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Kentucky Derby Special Moments

The Kentucky Derby, presented by Woodford Reserve, has been a Grade 1 stakes race for three year old thoroughbred horses for many years.

The race distance is one and a quarter miles and is run on the dirt racetrack in Louisville, Kentucky's Churchill Downs. Colts and geldings carry 126 pounds (57 kg) in the race, while fillies carry 121 pounds (55 kilograms).

Churchill Downs home of the Kentucky Derby


It's almost impossible to pick the most dramatic all-time finish in the Kentucky Derby as there is usually a remarkable, nail biting end to all of the 141 editions.

The Kentucky Derby is the first of the U.S. races which make up the Triple Crown of Thoroughbred Racing; the others being the Preakness Stakes and Belmont Stakes.

It takes a special horse to win all three - a feat only achieved 13 times in over 100 years.

Kentucky Derby Bets

The more money wagered on a horse the greater its chances of winning and the lower its odds. That's why the "favorite" always has the lowest odds, as the most money is bet on that horse.

If it wins, the pool must be divided among all those who bet on it, which means that the payout is small.

The last six editions of the Kentucky Derby have been won by the favorite so that’s why it is important to obtain the best Kentucky Derby odds possible.

The Kentucky Derby tied the Breeder’s Cup races with the Whitney Handicap as the top Grade 1 race in the United States in the 2015 listing of the International Federation of Horseracing Authorities (IFHA).

So here are some of the most breathtaking moments in the history of the  Kentucky Derby.

Pimlico Racecourse, home of the Preakness Stakes

Mine That Bird (2009)

Everyone loves an underdog victory story. Mine That Bird was popularly called “Racing’s Newest Cinderella”, for he is a prime example of the unpredictable nature of a typical Kentucky Derby winner. This admirable gelding, in his early racing career, was bought for only $9,500.

He performed well at the start of his career in Canada and continued to improve on moving to the southwestern part of the United States which included several changes of ownership. In early 2009, Chip Woolley took over as his new trainer.

A few days before the Kentucky race, Chip Woolley loaded Mine That Bird into a trailer on the back of his truck and still recovering from a broken ankle, drove him over 1,000 miles from New Mexico to Kentucky to participate in the contest.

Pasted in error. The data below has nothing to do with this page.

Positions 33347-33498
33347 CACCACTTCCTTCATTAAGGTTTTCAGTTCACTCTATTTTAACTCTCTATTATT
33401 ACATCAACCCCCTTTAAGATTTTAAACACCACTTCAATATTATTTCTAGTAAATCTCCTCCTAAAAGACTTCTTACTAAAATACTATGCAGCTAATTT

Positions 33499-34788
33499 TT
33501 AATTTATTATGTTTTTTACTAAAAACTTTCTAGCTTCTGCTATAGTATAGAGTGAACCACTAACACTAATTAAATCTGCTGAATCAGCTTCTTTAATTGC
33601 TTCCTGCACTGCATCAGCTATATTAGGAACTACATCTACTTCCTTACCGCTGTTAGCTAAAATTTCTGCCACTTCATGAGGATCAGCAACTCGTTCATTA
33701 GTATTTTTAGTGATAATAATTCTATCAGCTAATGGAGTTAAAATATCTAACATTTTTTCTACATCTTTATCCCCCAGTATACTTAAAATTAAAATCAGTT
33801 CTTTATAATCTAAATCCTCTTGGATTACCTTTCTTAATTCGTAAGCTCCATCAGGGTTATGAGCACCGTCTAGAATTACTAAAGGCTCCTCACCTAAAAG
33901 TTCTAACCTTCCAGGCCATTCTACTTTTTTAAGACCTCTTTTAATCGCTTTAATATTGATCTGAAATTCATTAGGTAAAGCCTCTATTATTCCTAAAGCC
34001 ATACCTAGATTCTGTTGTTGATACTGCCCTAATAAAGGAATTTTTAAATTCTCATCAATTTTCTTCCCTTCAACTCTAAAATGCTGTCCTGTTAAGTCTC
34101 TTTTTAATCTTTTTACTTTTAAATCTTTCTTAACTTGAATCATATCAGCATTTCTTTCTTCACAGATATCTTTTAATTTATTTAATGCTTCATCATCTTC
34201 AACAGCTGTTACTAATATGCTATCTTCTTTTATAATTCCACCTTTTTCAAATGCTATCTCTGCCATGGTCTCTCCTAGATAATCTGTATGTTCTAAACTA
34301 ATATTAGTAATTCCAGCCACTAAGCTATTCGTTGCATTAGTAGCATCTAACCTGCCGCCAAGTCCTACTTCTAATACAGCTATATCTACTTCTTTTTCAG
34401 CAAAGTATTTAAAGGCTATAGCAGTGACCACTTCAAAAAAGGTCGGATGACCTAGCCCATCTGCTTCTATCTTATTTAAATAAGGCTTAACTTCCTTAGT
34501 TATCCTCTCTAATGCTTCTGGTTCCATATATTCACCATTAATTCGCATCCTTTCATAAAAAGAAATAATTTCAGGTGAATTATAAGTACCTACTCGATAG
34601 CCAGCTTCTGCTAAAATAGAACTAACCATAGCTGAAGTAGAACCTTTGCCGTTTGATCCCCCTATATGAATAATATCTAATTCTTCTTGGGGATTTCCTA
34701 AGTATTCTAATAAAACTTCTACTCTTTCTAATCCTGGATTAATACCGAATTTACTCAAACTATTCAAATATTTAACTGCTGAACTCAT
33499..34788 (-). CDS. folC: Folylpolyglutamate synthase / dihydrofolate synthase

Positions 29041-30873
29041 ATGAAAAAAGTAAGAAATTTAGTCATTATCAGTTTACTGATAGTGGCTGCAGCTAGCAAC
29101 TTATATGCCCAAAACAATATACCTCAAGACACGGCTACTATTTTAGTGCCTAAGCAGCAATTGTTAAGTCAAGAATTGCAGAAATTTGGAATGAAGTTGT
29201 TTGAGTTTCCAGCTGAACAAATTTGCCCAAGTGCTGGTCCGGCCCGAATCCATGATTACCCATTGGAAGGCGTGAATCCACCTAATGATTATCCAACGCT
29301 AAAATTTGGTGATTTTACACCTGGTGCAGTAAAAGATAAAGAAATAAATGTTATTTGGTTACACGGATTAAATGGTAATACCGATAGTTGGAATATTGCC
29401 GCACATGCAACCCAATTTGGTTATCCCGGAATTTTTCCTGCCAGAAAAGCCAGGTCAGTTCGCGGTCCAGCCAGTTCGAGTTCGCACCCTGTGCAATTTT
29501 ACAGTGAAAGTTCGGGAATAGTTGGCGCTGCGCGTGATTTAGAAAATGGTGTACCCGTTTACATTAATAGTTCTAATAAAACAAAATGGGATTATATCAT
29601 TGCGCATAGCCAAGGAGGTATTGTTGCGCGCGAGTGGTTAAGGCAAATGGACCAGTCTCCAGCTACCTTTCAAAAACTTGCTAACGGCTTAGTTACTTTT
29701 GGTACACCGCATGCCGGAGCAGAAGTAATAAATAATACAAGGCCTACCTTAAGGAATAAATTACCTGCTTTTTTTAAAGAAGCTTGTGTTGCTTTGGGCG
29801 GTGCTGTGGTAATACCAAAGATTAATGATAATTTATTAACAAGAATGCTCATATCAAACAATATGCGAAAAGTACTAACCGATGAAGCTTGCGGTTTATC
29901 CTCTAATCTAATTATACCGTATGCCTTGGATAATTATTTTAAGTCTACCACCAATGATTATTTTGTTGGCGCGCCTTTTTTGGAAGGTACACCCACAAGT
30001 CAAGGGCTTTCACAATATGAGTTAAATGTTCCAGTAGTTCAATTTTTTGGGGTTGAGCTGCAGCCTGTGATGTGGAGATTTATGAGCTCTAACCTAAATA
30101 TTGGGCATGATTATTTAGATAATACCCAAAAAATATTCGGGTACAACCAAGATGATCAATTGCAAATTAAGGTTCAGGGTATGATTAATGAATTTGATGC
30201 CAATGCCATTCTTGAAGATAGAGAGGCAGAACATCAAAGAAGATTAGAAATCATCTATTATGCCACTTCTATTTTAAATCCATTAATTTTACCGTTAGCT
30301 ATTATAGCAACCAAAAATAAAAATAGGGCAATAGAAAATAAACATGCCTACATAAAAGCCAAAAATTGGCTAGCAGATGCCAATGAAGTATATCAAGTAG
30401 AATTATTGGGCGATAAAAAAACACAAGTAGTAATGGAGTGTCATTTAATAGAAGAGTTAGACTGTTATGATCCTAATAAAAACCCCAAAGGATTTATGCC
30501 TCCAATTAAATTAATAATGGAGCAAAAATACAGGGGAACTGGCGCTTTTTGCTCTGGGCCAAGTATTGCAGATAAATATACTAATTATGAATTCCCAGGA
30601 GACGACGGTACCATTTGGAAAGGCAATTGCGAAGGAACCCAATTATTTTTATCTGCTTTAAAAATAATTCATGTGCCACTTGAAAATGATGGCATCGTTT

In the race itself, Mine That Bird missed the break at the start and was so far behind that the commentator failed to even notice he was running.

By the final turn, jockey Calvin Borel had sneaked into contention along the rail and conjuring up a sudden burst of speed exploded into the lead, going away to win by over 6 lengths.

He became the second biggest upset winner in the history of the Kentucky Derby, his 50/1 price being second only to Donerail who won at 91/1 in 1913.

In fact, within five years of his win, a book and a movie titled “50-1” came out based on Mine That Bird’s underdog story and legacy.

Grindstone (1996)

Grindstone was the son of Unbridled from the mare Buzz My Bell, bred and owned by William T. Young's Overbrook Farm. Before the Kentucky Derby, Grindstone had won the Derby of Louisiana and was second in the Derby of Arkansas.

Only five days after his Kentucky Derby victory, Grindstone was retired when knee chips were found in his leg. He is the first horse to retire immediately after a win in the Kentucky Derby since Bubbling Over in 1926.


Iron Leige (1957)

Similar to Grindstone, Iron Liege was an American thoroughbred racehorse, bred by Horace A. Jones of Calumet Farm, and was well known for its most dramatic win. The 1957 Kentucky Derby was remarkable in Derby history for two reasons.

Firstly, it boasted one of the highest calibre fields, with some of the most athletic thoroughbreds racing against each other – including two Hall of Fame horses, Bold Ruler, and Round Table.

Secondly, it resulted in one of the Kentucky Derby’s most dramatic finishes.    

Iron Liege and Gallant Man, with future Hall of Fame jockey Bill Shoemaker aboard, were neck-and-neck on the finishing stretch.

However Bill Shoemaker on Gallant Man misjudged the pole of the finish line and standing up to celebrate his supposed victory, conceded the race to Iron Leige by a nose.

Bill Shoemaker, jockey

Footnote

Horse racing is a beautiful sport that has stood the test of time and these extraordinary events have contributed greatly to maintaining its popularity and rewarding its followers.

But beware of becoming obsessive in your betting habits, never bet more than you can afford to lose. To enjoy the spectacle and horse racing's special moments will bring its own reward.